Growth inhibition effect of fruit juices and pomace extracts on the enteric pathogens Campylobacter jejuni and Salmonella ser. Typhimurium
L Galgóczy, T Hevér, L Orosz, J Krisch, C Vágvölgyi, M Tölgyesi, T Papp
antibacterial activity, campylobacter, fruit pomace, juice, salmonella
L Galgóczy, T Hevér, L Orosz, J Krisch, C Vágvölgyi, M Tölgyesi, T Papp. Growth inhibition effect of fruit juices and pomace extracts on the enteric pathogens Campylobacter jejuni and Salmonella ser. Typhimurium. The Internet Journal of Microbiology. 2008 Volume 7 Number 1.
The antibacterial effect of fruit juices and pomace extracts from 13 wild and cultivated fruits (
Bacteria of the genus
In spite of the use of traditional and modern methods in food safety techniques (
Plants have a natural defense mechanism against microbial infections. Antimicrobial peptides, lectins, phenolic compounds, terpenoids, essential oils and various other compounds are likely to be involved in this phenomenon (Cowan 1999). Raw and processed fruits, as well as waste products remaining after processing (peel, seeds, stems, flesh) are good sources of these ingredients. In previous
In the present study, the
Materials And Methods
Bacterial isolates and their maintenance
Clinical isolates of
Fruits and extraction methods
Fruits investigated were cherry (
Determination of antibacterial effect by broth microdilution method
Results And Discussion
The tested strains were sensitive to most juices or extracts (Table 1). Mainly the anthocyanin-rich and acidic fruits had strong antibacterial activity. The dark coloured
Antibacterial activity of berry juices and extracts from whole fruits has been intensively studied in the recent years but little attention was paid to the by-products of juice making. Inhibitory effect of raspberry juice was demonstrated against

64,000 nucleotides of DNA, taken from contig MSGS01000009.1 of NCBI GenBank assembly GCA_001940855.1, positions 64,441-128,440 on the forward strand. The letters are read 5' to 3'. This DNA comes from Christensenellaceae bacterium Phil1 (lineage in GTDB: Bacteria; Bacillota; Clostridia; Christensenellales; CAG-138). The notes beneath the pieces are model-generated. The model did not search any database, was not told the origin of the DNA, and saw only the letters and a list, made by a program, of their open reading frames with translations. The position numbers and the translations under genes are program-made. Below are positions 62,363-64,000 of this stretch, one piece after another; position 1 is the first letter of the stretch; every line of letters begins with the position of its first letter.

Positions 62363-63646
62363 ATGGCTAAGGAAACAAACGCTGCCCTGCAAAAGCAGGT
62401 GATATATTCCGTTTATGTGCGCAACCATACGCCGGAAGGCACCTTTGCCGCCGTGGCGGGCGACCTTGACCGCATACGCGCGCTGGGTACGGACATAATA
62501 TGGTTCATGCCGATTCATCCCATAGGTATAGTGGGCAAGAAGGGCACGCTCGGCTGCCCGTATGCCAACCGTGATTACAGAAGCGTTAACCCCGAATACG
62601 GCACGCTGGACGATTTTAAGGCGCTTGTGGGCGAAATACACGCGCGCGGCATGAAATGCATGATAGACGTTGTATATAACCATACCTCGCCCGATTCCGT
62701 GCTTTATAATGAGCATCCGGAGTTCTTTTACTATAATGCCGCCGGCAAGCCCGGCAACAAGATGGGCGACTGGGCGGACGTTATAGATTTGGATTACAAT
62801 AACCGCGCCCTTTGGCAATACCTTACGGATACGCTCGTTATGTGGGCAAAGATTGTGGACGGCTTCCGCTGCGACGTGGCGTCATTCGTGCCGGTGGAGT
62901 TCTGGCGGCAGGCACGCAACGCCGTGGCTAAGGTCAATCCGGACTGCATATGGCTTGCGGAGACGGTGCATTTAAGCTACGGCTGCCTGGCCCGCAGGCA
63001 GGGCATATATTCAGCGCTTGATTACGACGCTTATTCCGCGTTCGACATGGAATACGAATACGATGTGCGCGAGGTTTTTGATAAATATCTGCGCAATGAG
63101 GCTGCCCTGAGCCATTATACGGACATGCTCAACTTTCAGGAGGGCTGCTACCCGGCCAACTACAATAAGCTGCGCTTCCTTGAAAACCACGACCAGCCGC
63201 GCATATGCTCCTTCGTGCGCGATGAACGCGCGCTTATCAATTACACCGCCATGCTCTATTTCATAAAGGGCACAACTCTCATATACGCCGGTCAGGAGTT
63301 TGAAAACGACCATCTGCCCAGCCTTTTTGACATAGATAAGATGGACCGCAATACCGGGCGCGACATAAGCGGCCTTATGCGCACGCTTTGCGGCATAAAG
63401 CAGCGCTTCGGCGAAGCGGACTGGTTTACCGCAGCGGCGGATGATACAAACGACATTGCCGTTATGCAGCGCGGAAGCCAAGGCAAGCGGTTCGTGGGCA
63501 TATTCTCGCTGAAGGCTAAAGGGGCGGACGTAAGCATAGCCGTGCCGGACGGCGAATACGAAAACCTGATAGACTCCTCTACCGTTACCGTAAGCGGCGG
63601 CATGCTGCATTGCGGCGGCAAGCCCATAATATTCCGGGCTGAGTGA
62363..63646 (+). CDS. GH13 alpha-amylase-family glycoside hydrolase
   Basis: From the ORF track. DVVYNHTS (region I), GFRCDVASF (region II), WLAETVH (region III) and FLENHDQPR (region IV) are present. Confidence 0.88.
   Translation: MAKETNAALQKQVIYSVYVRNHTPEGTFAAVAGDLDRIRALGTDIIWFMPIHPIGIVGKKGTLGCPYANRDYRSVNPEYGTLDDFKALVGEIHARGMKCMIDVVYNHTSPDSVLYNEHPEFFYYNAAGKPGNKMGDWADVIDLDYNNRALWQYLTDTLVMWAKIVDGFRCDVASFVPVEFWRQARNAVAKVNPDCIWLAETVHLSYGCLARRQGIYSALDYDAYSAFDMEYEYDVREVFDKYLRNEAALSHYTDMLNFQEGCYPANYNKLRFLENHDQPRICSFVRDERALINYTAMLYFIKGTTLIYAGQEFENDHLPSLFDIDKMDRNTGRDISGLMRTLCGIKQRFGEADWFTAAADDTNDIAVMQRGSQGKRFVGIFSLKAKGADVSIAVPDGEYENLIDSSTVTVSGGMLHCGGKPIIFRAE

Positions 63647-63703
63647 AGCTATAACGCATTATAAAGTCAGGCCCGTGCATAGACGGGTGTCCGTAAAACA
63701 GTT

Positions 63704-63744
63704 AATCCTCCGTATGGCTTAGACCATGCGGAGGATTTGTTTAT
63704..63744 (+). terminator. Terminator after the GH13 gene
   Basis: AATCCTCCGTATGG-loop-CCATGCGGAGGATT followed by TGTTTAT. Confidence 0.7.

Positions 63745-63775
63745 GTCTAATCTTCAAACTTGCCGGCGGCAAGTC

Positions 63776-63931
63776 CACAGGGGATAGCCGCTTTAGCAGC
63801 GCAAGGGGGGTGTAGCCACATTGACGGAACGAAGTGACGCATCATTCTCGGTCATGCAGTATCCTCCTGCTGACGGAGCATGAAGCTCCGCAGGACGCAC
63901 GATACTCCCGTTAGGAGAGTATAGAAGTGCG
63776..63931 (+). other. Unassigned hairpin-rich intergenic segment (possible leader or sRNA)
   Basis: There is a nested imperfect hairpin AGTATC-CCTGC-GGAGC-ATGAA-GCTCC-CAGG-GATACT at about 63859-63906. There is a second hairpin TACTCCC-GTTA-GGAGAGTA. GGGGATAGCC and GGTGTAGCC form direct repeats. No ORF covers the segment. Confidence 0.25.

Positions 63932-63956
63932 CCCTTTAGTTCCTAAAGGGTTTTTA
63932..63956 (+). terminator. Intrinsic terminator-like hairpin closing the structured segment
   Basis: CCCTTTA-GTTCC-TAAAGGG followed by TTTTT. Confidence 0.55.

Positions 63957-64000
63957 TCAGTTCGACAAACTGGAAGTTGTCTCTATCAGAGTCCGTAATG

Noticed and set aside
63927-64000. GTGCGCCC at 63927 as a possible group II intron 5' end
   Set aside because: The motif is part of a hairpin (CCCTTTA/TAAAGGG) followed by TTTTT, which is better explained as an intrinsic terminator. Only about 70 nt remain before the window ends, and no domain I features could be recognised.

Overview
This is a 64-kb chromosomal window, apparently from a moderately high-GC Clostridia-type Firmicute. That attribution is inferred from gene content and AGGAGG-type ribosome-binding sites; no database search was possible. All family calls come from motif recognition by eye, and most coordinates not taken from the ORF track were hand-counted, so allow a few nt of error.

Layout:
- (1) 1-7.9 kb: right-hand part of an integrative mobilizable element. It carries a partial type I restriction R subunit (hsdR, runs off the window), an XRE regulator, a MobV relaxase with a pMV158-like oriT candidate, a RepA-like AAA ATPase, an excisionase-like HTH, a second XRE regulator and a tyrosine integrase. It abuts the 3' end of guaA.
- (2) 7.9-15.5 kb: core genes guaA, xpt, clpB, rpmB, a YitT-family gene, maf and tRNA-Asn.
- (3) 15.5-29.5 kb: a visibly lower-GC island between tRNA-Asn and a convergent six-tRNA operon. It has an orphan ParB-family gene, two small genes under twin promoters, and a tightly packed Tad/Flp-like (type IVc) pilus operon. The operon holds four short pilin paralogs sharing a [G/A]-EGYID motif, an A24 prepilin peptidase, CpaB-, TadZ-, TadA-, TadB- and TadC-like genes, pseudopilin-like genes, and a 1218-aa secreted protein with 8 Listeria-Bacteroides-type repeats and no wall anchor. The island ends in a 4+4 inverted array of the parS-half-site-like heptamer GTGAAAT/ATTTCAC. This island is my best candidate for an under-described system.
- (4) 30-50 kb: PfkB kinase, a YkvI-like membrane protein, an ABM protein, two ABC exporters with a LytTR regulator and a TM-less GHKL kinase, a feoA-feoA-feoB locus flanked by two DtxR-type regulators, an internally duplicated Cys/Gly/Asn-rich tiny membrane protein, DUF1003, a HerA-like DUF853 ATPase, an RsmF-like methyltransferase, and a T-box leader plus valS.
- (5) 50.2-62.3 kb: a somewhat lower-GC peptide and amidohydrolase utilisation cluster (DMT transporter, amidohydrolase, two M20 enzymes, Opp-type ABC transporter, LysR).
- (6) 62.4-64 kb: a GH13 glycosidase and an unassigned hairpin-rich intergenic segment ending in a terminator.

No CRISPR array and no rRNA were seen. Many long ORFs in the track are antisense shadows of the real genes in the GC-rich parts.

Fruits from the family
Mulberry juices showed no effect on the growth of the bacteria but the pomace extracts inhibited the growth of
The inhibitory potential of fruit juices and pomace extracts seen at acidic pH was in most cases lost at pH 7. Water extracts from sour cherry and raspberry as well as methanol extracts from jostaberry, however, revealed a good inhibition effect with MIC values of 8.95, 1.82 and 7.37 mg/ml, respectively (Table 2). These inhibitions are thus independent of the low pH and could be attributed e.g. to anthocyanins and ellagitanins, as demonstrated in case of some other coloured fruits and vegetables (Harborne and Williams 2000; Lee
The low pH of fruit juices is caused by weak organic and phenolic acids. In their undissociated forms (mainly at pH 3 to 5) they can interact with the cell membrane and penetrate into the cell causing the acidification of the cytoplasm. The effect of acidity can also be mediated by the pH-dependent dissociation of other antibacterial molecules and compounds (Burt 2004). The juices and extracts in our tests had a pH range 2.8-5.5 (Table 3), accompanied with the highest antibacterial activities. However, as shown by Table 2, some extracts had strong inhibitory effect on pH 7, too.
A number of factors can influence the antimicrobial activity of plant extracts, including growth conditions, seasonal variations and extraction methodology. The components dissolved in aqueous and alcoholic extraction are partly dissimilar. Water extract contains the majority of anthocyanins, tannins, starches, saponins, polypeptides and lectins present, while methanol extracts, in addition, polyphenols, lactones, flavones, and phenons (Cowan 1999). Ryan
Gram-negative and Gram-positive organisms show different sensitivity to antibacterial agents because the former possess an outer membrane surrounding the cell wall (Ratledge and Wilkinson 1988) restricting the diffusion of hydrophobic compounds. Essential oils (Burt 2004), and other oily substances such as guava and neem extracts (Mahfuzul Hoque
The fruits and berries investigated in our study were good growth inhibitors of both Gram-negative bacteria used in our study, but
All the same, the observed inhibitory potential of the investigated fruit juices and pomace extracts on bacterial growth may be utilized in the development of functional foods and natural food preservatives. The by-products of juice industry may represent an economically interesting source for the extraction of active compounds.
This work was supported in part by the Hungarian grant ETT 214/2006.